Tuesday, January 26, 2010

This Book's Not THAT Depressing

I've noticed a theme in my favorite books.
Not all by any means, but a noticeable amount seem to concern dystopian societies, or at the very least an apocalypse or something. I don't know what is attracting me to these books exactly, but whenever I find a good one I can't seem to put it down. And this isn't just some "Ultra-Dramatic-College-Intellectual" phase, either, I've been reading these kinds of books for a long time now. It's morbid, really, and the best ones are unbearably depressing. Or absolutely hilarious, in the case of Galapagos. Either way, I guess.
Maybe I'm just a dark person, or maybe there's something very human about wanting to picture the worst possible scenario. You can ponder that one for yourself, but in the mean time I've gather a list of "Kelsey's Top Ten Super-Depressing or At Least Really Good Dystopian Novels"!!! So enjoy it. No particular order is involved here because I can never choose a favorite book. A top ten is challenging enough.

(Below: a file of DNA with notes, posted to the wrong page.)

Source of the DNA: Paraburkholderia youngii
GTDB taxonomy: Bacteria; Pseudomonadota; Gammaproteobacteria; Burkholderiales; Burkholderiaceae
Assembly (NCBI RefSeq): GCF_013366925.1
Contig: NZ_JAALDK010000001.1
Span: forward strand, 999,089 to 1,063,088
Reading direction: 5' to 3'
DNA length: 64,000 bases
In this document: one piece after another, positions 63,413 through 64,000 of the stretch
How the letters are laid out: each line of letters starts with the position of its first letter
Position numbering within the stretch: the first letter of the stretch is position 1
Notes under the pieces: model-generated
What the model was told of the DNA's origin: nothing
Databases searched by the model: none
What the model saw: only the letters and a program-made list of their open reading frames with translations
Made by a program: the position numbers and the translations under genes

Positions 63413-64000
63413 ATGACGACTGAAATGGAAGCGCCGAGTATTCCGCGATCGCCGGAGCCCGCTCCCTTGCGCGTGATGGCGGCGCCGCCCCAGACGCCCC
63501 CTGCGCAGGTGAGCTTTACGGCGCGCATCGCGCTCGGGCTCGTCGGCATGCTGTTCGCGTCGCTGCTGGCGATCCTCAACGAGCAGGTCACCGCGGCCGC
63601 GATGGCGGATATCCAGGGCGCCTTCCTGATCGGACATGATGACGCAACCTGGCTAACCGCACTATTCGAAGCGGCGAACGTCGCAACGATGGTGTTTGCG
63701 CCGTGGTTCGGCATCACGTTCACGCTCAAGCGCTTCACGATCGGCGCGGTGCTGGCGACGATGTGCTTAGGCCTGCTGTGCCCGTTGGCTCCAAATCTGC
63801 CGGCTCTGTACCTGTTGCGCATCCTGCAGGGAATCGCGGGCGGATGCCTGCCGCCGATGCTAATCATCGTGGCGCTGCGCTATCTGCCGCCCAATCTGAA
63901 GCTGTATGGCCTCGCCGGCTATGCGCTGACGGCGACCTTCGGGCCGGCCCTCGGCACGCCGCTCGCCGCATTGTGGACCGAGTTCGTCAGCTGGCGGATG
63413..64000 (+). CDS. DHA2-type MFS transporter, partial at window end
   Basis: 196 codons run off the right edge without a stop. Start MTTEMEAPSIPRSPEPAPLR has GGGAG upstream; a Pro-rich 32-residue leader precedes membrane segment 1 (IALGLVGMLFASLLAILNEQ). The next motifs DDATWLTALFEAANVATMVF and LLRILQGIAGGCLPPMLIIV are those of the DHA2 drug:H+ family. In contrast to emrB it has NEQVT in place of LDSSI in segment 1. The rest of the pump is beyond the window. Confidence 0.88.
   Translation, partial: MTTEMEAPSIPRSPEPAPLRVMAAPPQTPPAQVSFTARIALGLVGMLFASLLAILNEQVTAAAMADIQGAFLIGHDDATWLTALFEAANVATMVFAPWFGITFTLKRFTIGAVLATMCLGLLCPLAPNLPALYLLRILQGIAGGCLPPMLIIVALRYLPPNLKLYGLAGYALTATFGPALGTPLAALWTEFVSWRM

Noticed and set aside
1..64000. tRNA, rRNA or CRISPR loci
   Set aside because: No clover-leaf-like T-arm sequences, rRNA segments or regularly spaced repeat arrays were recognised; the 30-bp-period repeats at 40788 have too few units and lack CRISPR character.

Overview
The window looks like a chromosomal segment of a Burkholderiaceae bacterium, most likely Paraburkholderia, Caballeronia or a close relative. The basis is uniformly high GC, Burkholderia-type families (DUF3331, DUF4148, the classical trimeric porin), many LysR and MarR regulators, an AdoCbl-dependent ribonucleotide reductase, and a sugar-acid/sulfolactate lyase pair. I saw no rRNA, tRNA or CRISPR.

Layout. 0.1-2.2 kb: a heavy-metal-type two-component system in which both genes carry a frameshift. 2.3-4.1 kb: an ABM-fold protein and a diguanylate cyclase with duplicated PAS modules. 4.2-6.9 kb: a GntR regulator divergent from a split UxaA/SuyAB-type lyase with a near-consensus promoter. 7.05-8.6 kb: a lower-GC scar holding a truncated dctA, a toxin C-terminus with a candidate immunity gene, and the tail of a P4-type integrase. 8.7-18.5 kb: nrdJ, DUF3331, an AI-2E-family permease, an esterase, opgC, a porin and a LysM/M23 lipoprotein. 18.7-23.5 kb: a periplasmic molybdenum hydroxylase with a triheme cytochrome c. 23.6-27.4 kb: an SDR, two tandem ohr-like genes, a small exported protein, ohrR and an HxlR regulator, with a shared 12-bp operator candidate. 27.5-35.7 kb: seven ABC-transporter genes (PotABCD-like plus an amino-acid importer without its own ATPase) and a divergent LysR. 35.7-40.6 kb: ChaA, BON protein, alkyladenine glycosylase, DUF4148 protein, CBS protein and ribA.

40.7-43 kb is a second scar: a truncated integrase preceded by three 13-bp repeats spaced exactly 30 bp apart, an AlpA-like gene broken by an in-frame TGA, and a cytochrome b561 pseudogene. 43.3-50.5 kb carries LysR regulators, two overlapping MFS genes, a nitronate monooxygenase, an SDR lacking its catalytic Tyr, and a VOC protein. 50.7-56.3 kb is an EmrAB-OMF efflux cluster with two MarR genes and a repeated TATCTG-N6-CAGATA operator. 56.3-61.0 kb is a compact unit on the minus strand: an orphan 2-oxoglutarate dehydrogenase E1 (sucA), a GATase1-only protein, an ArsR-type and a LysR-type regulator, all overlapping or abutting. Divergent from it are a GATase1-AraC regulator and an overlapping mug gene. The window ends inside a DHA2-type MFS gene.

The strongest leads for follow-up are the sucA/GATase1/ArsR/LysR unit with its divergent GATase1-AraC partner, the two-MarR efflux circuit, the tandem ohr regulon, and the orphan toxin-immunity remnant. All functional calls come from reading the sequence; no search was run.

1. The Handmaid's Tale by Margaret Atwood
This story follows Offred, a woman bound to the government by still being able to have children. After some unspecified disaster, many women become infertile. Some are sent to labor in colonies, others remain as Wives, who run the households of their husbands. The fertile women, like Offred, become invaluable to their country-- as long as they produce a child. Margaret Atwood has mastered dystopian novels in many of her other books, but this one stands out to me for its unique twist with feminist themes.

2. Blindness by Jose Saramago
I just finished this one last weekend and I was blown away. The story begins with a man going blind behind the wheel while stopped at a red light. Thus begins the unstoppable epidemic of blindness that ends up reaching the country very quickly. The first to go blind are sent to quarantine quickly after their infection-- this "haven" turns out to be an abandoned mental asylum which soon dissolves into anarchy. I became so engrossed in the horrors these people experience, at times I almost felt physically ill myself. Don't let this deter you, however, overall the book is a beautiful and (eventually) inspiring story.

3. Brave New World by Aldous Huxley